Could Kentucky's Nerlens Noel and Willie Cauley-Stein Be CBB's Next Twin Towers?

Doug BrodessCorrespondent IOctober 14, 2012

Nerlens Noel and Willie Cauley-Stein.

These two extremely long (Noel is listed at 6'10" and 228 and Cauley Stein at 7' and 244) and extremely talented freshmen frontcourt players are suiting up for the defending national champion Kentucky Wildcats.

From the time that both of these young stars announced that they were coming to UK, members of the Big Blue Nation have been drooling with the possibility of Noel and Cauley-Stein going to battle side by side.

But that possibility raises several questions:

Do they complement or conflict with each other?

Would one or both be able to guard a 4 away from the basket?

If they were both near the paint, would any team have a chance of getting shots up?

Because Noel and Cauley-Stein are extremely mobile and have great bounce, they are ridiculous shot-blockers with unnerving defensive instincts.

Individually, they are intimidating. Together, they could be absurd.

Because of their agility, either player could potentially move away from the basket to defend a stretch 4 who moves out to the perimeter.

The place that would need attention and creativity is on the offensive end.

John Calipari's "Dribble Drive Motion Offense" is primarily a "four-out" arrangement.


Normally, one player sets up in the post while the other four players on the perimeter use their dribble to get into the paint and to the rim. Open layups and perimeter jump shots are the primary goals of this scheme.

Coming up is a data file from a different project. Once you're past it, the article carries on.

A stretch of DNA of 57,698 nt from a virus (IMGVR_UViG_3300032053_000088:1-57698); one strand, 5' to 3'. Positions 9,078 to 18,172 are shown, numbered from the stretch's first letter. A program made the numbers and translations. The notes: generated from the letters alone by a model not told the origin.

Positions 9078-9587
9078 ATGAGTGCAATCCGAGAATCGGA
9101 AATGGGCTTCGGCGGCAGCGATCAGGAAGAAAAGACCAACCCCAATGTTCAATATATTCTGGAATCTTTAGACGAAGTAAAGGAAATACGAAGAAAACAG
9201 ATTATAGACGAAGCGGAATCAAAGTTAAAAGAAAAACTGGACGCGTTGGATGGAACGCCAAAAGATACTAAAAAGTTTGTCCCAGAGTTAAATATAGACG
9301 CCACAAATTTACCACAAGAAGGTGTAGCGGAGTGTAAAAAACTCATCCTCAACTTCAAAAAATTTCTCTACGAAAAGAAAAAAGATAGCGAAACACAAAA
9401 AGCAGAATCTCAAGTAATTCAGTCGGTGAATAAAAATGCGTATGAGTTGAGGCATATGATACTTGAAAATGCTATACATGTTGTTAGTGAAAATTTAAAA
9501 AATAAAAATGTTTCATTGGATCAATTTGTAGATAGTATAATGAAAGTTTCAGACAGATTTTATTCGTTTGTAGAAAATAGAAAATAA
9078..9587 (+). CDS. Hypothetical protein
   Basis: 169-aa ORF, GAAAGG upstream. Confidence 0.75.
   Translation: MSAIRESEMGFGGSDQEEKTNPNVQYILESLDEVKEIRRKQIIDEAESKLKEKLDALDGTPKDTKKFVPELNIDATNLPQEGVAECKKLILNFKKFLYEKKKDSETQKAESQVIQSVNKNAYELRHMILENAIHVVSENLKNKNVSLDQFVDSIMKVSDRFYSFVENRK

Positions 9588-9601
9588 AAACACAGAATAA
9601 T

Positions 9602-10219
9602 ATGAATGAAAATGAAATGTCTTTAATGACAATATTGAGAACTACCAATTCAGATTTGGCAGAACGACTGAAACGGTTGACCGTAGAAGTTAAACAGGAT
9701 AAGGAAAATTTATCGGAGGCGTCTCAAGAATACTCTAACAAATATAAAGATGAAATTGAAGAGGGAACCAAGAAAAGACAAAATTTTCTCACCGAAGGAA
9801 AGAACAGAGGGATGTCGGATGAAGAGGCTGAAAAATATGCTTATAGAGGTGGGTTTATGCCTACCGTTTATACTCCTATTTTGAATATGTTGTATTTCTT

The third option is what Anthony Davis leveraged last year. When the ball gets into the lane, players on the weak side back door their man for an alley-oop dunk.

Offensively, both Noel and Cauley-Stein are raw. They are far better close to the basket than they are facing up from mid-range or distance.

At this time, neither would be very effective putting the ball on the deck and trying to get to the basket off the dribble.

If (or when) Coach Cal puts Noel and Cauley-Stein on the floor at the same time, he will have to vary his normal approach and might have to use a high-low post set-up.

Eric Lindsey of Cat Scratches, the official blog of UK athletics, asked Calipari recently about the chance of playing them together. He said:

I may stack them together, put them both on the same side of the court. I may put them on the elbow. I'm going to mess around. I don't know how much per game we'll play those two. I really have no idea. It may be five minutes, 15 minutes. What if they're both really good together? It may be 25 minutes. So I don't know yet.

If Calipari wants to stay closer to his standard approach, he might use Kyle Wiltjer at PF.

Wiltjer (6'10", 239 pounds) is a great shooter (43.2 percent from beyond the arc), but isn't nearly as capable on defense or rebounding as Noel or Cauley-Stein.

Since Calipari is not generally an "inside the box" kind of coach, I would expect to see lots of experiments early in the season.

And, I wouldn't be surprised to see Twin Towers on the Lexington skyline in the near future.